A patriarch distinguished for his integrity and piety, his wealth, honors, and domestic happiness, whom God permitted, for the trial of his faith, to be deprived of friends, property, and health, and at once plunged into deep affliction. He lived in the land of Uz, lying, it is generally thought, in Eastern Edom, probably not far from Bozrah.
THE BOOK OF JOB, has originated much criticism, and on many points a considerable diversity of opinion still exists. Sceptics have denied its inspiration, and called it a mere philosophical romance; but no one who respects revelation can entertain this notion, or doubt that Job was a real person. Inspired writers testify to both. See Eze 14:14; Jas 5:11, and compare 1Co 3:19 with Job 5:13. The book itself specifies persons, places, and circumstances in the manner of true history. Moreover, the name and history of Job are spread throughout the East; Arabian writers mention him, and many Mohammedan families perpetuate his name. Five different places claim the possession of his tomb.
The precise period of his life cannot be ascertained, yet no doubt can exist as to its patriarchal antiquity. The book seems to allude to the flood, Job 22:15-17, but not to the destruction of Sodom, to the exodus from Egypt, or the giving of the Law. No reference is made to any order of priesthood, Job himself being the priest of his household, like Noah and Abraham. There is allusion to the most ancient form of idolatry, star-worship, and to the earliest mode of writing, Job 19:24. The longevity of Job also places him among the patriarchs. He survived his trial one hundred and forty years, and was an old man before his trial began, for his children were established each at the head of his own household, Job 1:4; 42:16. The period of long lives had not wholly passed away, Job 15:10. Hales places the trial of Job before the birth of Abraham, and Usher, about thirty years before the exodus, B. C. 1521.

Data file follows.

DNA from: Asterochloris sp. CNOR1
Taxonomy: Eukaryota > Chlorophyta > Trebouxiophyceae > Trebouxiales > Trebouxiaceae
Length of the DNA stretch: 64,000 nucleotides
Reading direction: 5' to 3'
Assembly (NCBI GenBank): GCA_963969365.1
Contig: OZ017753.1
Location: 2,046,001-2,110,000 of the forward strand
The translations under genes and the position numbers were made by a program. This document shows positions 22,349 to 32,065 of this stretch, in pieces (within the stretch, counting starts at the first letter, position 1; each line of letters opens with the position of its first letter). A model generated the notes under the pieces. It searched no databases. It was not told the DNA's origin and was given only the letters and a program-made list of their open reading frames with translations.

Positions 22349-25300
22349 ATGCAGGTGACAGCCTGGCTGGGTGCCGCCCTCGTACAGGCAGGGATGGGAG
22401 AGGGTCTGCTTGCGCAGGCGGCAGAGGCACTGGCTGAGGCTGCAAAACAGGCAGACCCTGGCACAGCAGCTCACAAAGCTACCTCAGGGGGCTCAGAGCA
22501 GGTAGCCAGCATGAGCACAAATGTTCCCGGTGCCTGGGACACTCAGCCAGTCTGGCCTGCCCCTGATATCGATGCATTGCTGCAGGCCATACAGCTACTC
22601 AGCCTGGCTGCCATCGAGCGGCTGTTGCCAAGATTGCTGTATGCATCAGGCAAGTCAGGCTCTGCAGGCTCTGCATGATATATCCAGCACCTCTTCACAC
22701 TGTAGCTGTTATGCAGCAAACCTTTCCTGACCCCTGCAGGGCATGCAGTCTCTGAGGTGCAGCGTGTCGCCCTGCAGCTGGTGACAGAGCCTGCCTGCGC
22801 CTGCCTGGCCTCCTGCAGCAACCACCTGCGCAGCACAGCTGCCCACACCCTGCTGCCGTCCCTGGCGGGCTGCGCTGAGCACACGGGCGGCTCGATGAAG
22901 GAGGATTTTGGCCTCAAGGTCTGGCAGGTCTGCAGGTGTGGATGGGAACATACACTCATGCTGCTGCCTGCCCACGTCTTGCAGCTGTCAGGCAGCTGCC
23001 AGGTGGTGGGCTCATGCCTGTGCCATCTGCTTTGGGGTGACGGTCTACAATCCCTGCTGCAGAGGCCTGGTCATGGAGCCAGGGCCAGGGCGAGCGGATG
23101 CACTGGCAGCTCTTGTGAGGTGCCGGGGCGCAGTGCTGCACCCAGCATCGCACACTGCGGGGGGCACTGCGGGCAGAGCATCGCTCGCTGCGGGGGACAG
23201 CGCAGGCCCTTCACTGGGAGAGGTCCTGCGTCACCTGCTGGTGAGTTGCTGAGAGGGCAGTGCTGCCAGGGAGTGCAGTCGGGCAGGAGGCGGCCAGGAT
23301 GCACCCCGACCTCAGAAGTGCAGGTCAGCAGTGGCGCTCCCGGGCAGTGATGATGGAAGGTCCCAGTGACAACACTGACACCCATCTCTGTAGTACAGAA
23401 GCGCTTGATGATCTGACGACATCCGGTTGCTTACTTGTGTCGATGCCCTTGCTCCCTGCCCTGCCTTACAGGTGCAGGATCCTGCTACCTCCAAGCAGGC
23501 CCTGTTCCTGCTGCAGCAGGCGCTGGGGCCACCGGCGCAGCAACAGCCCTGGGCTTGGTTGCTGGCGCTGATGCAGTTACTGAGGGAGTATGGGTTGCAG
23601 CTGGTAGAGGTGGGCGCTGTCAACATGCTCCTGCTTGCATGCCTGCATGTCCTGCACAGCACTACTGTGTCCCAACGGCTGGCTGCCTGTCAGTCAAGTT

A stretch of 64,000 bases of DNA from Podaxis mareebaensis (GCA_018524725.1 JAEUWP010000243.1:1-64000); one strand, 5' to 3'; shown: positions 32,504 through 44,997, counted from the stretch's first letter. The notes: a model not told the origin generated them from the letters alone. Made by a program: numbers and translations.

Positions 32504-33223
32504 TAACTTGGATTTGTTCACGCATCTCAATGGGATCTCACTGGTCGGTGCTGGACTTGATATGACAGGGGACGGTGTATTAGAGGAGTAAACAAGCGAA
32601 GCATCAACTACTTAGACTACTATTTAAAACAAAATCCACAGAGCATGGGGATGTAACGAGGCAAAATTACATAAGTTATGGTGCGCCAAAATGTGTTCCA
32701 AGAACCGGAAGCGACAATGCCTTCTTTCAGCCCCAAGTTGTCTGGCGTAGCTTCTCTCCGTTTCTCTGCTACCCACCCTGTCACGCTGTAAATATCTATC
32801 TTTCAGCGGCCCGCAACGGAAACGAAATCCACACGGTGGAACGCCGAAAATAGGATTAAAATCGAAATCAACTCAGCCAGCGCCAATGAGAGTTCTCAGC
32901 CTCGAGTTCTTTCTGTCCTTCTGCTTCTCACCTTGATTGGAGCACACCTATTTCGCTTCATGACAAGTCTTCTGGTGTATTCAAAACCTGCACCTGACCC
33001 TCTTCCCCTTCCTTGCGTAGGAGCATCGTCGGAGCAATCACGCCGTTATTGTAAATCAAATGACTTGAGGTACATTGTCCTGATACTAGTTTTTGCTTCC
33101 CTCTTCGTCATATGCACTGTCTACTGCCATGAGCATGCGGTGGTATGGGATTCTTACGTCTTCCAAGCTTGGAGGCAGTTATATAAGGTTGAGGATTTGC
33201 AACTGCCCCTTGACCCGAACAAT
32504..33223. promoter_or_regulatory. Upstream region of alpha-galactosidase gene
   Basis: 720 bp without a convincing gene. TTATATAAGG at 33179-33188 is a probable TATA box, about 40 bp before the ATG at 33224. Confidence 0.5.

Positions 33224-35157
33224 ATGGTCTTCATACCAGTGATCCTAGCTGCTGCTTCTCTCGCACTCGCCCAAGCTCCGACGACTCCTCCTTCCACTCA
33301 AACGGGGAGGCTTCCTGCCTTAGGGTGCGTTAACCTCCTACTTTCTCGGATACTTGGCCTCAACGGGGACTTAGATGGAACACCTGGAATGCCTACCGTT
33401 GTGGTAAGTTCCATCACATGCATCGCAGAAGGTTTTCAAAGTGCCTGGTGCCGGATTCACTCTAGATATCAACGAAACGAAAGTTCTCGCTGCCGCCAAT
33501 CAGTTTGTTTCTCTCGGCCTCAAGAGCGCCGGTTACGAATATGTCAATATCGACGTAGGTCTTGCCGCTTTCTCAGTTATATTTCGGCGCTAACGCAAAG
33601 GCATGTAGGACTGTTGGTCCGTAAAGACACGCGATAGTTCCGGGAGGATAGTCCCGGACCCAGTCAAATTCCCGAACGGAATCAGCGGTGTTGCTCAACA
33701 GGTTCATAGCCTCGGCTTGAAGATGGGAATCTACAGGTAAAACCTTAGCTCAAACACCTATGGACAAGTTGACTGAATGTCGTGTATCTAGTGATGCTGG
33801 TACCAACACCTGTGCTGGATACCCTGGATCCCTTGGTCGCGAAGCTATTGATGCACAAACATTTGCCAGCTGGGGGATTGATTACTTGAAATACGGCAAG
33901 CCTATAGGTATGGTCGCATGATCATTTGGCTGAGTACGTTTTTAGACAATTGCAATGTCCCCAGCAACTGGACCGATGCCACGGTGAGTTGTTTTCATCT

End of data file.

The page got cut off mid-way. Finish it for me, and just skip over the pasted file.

As to the authorship of the book, many opinions have been held. It has all the freedom of an original composition, bearing no marks of its being a translation; and if so, it would appear that its author must have been a Hebrew, since it is written in the purest Hebrew. It exhibits, moreover, the most intimate acquaintance with both Egyptian and Arabian scenery, and is in the loftiest style of oriental poetry. All these circumstances are consistent with the views of those who regard Moses as its probable author. It has, however, been ascribed to various other persons. IT presents a beautiful exhibition of patriarchal religion. It teaches the being and perfections of God, his creation of all things, and his universal providence; the apostasy and guilt of evil spirits and of mankind; the mercy of God, on the basis of a sacrifice, and on condition of repentance and faith, Job 33:27-30; 42:6,8; the immortality of the soul, and the resurrection of the body, Job 14:7-15; 19:25-27.
The main problem discussed in Job is the justice of God in suffering the righteous to be afflicted, while the wicked prosper. It is settled, by showing that, while the hand of a just God is manifest in his providential government of human affairs, it is his sovereign right to choose his own time and mode of retribution both to the evil and the good, and to subject the graces of his people to whatever trials he deems best.
The conference of Job and his friends may be divided into three parts. In the first, Eliphaz addresses Job, and Job replies; then Bildad and Job, and Zophar and Job speak, in turn. In the second part, the same order is observed and in the third also, except that after Job's reply to Bildad, the three friends have no more to urge, and instead of Zophar, a fourth friend named Elihu takes up the word; and the whole is concluded by the decision of Jehovah himself. The friends of Job argue that his remarkable afflictions must have been sent in punishment of highly aggravated transgressions, and urge him to confession and repentance. The pious patriarch, conscious of his own integrity and love to God cast down and bewildered by his sore chastisements, and pained by the suspicions of his friends, warmly vindicates his innocence, and shows that the best of men are sometimes the most afflicted; but forgets that his inward sins merit far heavier punishment, and though he still maintains faith in God, yet he charges Him foolishly. Afterwards he humbly confesses his wrong, and is cheered by the returning smile of God, while his uncharitable friends are reproved. The whole book is written in the highest style of Hebrew poetry, except the two introductory chapters and part of the last, which are prose. As a poem, it is full of sublime sentiments and bold and striking images.